What if there were a bill in Congress which would do the following?
“Amends the Internal Revenue Code to: (1) grant business taxpayers a tax credit for up to 20% of insourcing expenses incurred for eliminating a business located outside the United States and relocating it within the United States, and (2) deny a tax deduction for outsourcing expenses incurred in relocating a U.S. business outside the United States. Requires an increase in the taxpayer’s employment of full-time employees in the United States in order to claim the tax credit for insourcing expenses.”
In short — offer corporations tax incentives to bring American jobs back to America, or S. 2569.
But then, there’s the GOP side of the aisle saying things like:
“Some Republicans argue that if Democrats truly wanted to keep companies in the United States, they would work with Republicans to overhaul the tax code and reduce corporate tax rates.“It’s a bill that’s designed for campaign rhetoric and failure — not to create jobs here in the U.S.,” Senate Minority Leader Mitch McConnell (R-Ky.) said Tuesday. “Everyone knows that the Democrats aren’t being serious here.” [The Hill]
First, Senator McConnell’s taunt, that the bill is a purely political exercise without any redeeming merit, is simply a legislative version of the Ad Hominem Attack — name calling without addressing the issue at hand. Secondly, Senator McConnell’s definition of “working with” all too often means give us everything we want and we’ll still keep filibustering a measure. To wit: The bill to require background checks and close the gun show loophole, in which the total gun safety legislative package was pared down to a single issue to appease the GOP and then the GOP filibustered the bill anyway. Or the Affordable Care Act, originally a Heritage Foundation proposal, which after numerous amendments to assuage the concerns of Senate Republicans received no support from that quarter.
Third, there’s the matter of “working with Republicans to overhaul the tax code,” which assumes that the Republicans have a plan to overhaul the tax code. The latest GOP tax proposal comes from the House, and would cut the top tax rate from 39.6% to 25%, impose a surtax on some incomes above $450,000, but leave capital gains taxes at the low rate, to the benefit of hedge fund and wealth management firms. [WaPo] However, the problem with Representative Camp’s proposal is one shared with other GOP plans (health plans, budgets) — the devils haven’t been specified in the details.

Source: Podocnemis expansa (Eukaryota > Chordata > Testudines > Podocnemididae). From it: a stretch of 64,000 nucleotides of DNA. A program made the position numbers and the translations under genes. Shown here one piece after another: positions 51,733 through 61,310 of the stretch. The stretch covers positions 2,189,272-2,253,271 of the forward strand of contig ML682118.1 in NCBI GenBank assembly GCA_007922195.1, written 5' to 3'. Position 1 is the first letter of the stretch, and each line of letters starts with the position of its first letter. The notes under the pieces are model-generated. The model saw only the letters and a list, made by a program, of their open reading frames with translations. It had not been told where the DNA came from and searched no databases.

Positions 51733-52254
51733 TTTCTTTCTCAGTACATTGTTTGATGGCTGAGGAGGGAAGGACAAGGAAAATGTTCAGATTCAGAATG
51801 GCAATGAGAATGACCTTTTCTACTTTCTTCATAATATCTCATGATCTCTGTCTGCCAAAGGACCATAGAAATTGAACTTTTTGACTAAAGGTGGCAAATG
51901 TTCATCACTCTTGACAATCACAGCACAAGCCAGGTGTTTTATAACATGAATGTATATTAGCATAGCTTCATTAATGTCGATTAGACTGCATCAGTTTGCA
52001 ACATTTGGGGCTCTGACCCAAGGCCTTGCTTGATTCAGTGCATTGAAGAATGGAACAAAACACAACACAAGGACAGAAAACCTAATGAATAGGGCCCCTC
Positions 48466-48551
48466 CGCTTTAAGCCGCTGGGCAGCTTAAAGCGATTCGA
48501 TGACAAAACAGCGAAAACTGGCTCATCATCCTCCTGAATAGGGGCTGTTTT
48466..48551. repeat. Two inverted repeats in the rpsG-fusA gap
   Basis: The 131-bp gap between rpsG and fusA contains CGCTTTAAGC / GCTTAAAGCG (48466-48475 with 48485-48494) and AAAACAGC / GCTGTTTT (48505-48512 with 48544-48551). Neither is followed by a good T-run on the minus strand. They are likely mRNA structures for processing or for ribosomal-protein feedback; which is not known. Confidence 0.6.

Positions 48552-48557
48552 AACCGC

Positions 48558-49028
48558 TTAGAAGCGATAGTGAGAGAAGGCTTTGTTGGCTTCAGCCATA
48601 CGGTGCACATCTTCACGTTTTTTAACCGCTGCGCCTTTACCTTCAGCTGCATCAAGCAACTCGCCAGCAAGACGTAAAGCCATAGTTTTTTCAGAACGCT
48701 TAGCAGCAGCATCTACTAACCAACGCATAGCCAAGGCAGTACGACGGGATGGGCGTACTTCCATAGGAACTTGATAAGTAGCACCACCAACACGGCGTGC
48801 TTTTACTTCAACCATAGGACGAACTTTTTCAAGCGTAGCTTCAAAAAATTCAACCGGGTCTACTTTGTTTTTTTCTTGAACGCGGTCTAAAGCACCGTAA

The Joint Committee on Taxation analysis indicates the ‘plan’ doesn’t specify the special interest tax breaks which litter the IRS regulations will get the axe in order to make up for revenue lost in the bracket reductions. The Camp proposal also comes with its own set of complexities, summarized in the Tax Policy Center’s analysis. To mention just one, there’s the resurrected specter of the Alternative Minimum Tax implicit in Camp’s legislation — nothing like taking up something complicated in order to make another thing simple?
Then there’s some bad news for states, such as Nevada, which do not have a state income tax:
“Camp would repeal the deductibility of state and local taxes, including both property taxes and income taxes. He’d abolish tax-exempt private activity bonds. And he’d impose a 10 percent surtax on municipal bond interest for high-income households, a step likely to raise the cost of issuing state and local debt.But Camp’s plan also includes some less obvious changes that could increase state income tax revenues, especially for states that piggyback on the federal income tax. By limiting deductions—and thus boosting taxable income—Camp’s plan could also increase state income tax revenue, just as the Tax Reform Act of 1986 did.” [Tax Policy Center]
No matter, the local and state income taxes, which Nevada doesn’t have, would no longer be deductible, but unless there is a state income tax on which to “piggy back” state income tax revenue doesn’t increase under the provisions of Camp’s bill. Thus we lose the property tax deductions, and gain very little else.
Then there’s the matter of reducing the corporate tax rate. To what? There’s the statutory rate, which Republicans are fond of citing, and then there’s what taxes cost the corporations — or, the effective tax rate. The GAO reported the effective tax rate for U.S. corporations at 12.6%. [CNN] Of course, the GOP response is “ya’shouldn’t hafta get a lawyer to figure out your taxes,” but that’s precisely what major corporations DO. And, they do it with a raft load of tax attorneys. It doesn’t seem too far out of line to suggest that if the statutory rate were to be reduced to X%, the rafts of tax attorneys would be hard at work seeing how the liability might be reduced to X-Y%.
And while we’re on the subject of complicated tax codes — it does appear a bit unseemly to have the self same initiators and protectors of tax break loopholes for corporations advance arguments that the tax code is “broken” because it is so complicated. This would be a good time to click on over to Jon Stewart’s classic rant on tax avoiding corporations, “The Inversions of the Body Snatchers.”
However, speaking of tax breaks for corporations which bring jobs back to American shores… We aren’t going to see those because the Republicans in the U.S. Senate are successfully filibustering S. 2569, and kept their filibuster going in a vote on July 30, 2014 at 10:50 AM. The cloture motion failed on a 54-42 vote, with Senator Dean Heller (R-NV) voting along with Senate Minority Leader Mitch McConnell (R-KY) to further stall the Bring the Jobs Back Bill.